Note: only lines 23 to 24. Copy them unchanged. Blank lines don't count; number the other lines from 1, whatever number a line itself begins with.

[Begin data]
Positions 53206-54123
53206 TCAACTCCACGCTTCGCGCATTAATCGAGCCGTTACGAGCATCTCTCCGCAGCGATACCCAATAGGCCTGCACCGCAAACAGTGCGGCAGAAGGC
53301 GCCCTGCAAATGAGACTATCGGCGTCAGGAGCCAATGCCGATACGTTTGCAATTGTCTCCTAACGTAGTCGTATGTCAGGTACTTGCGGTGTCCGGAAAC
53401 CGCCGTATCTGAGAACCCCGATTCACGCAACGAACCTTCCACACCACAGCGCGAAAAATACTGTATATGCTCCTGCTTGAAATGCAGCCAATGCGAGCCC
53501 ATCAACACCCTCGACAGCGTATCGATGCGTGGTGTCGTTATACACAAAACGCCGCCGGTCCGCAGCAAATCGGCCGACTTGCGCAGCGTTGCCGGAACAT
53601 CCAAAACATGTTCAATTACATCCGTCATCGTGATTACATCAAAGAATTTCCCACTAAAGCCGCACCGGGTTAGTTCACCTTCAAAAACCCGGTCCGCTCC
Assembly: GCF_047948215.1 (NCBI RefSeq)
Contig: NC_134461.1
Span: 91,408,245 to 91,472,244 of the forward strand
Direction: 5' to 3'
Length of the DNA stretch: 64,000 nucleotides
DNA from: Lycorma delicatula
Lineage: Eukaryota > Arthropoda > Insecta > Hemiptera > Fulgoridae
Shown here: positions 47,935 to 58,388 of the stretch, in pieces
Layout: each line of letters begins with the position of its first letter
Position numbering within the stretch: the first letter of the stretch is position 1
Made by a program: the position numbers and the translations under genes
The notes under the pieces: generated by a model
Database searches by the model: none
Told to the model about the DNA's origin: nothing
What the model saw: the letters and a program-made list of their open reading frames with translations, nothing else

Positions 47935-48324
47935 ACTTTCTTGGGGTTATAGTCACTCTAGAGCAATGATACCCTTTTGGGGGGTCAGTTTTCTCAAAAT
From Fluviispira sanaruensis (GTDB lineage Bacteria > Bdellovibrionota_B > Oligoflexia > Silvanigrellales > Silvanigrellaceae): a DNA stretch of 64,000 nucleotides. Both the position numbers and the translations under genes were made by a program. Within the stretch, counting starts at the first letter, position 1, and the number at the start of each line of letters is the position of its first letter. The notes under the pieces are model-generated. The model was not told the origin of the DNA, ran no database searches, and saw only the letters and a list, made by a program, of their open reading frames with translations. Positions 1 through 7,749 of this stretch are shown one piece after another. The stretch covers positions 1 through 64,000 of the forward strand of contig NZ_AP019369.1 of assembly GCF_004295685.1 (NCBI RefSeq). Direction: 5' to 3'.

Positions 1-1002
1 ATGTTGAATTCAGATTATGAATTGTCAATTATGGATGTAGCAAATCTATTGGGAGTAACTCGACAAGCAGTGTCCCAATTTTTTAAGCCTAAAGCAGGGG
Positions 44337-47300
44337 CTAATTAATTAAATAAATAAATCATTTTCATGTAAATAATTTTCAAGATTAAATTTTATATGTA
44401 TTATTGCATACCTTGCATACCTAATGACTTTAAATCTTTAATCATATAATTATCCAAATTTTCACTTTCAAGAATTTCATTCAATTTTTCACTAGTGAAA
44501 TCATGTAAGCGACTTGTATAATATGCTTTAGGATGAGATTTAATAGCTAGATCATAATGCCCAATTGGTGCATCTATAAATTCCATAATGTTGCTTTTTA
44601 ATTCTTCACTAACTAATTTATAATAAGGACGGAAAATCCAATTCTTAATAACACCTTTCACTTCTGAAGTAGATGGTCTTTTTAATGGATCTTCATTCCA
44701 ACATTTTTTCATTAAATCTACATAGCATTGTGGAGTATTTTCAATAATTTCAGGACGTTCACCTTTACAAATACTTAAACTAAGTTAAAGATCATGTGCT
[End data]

47935 ACTTTCTTGGGGTTATAGTCACTCTAGAGCAATGATACCCTTTTGGGGGGTCAGTTTTCTCAAAAT
From Fluviispira sanaruensis (GTDB lineage Bacteria > Bdellovibrionota_B > Oligoflexia > Silvanigrellales > Silvanigrellaceae): a DNA stretch of 64,000 nucleotides. Both the position numbers and the translations under genes were made by a program. Within the stretch, counting starts at the first letter, position 1, and the number at the start of each line of letters is the position of its first letter. The notes under the pieces are model-generated. The model was not told the origin of the DNA, ran no database searches, and saw only the letters and a list, made by a program, of their open reading frames with translations. Positions 1 through 7,749 of this stretch are shown one piece after another. The stretch covers positions 1 through 64,000 of the forward strand of contig NZ_AP019369.1 of assembly GCF_004295685.1 (NCBI RefSeq). Direction: 5' to 3'.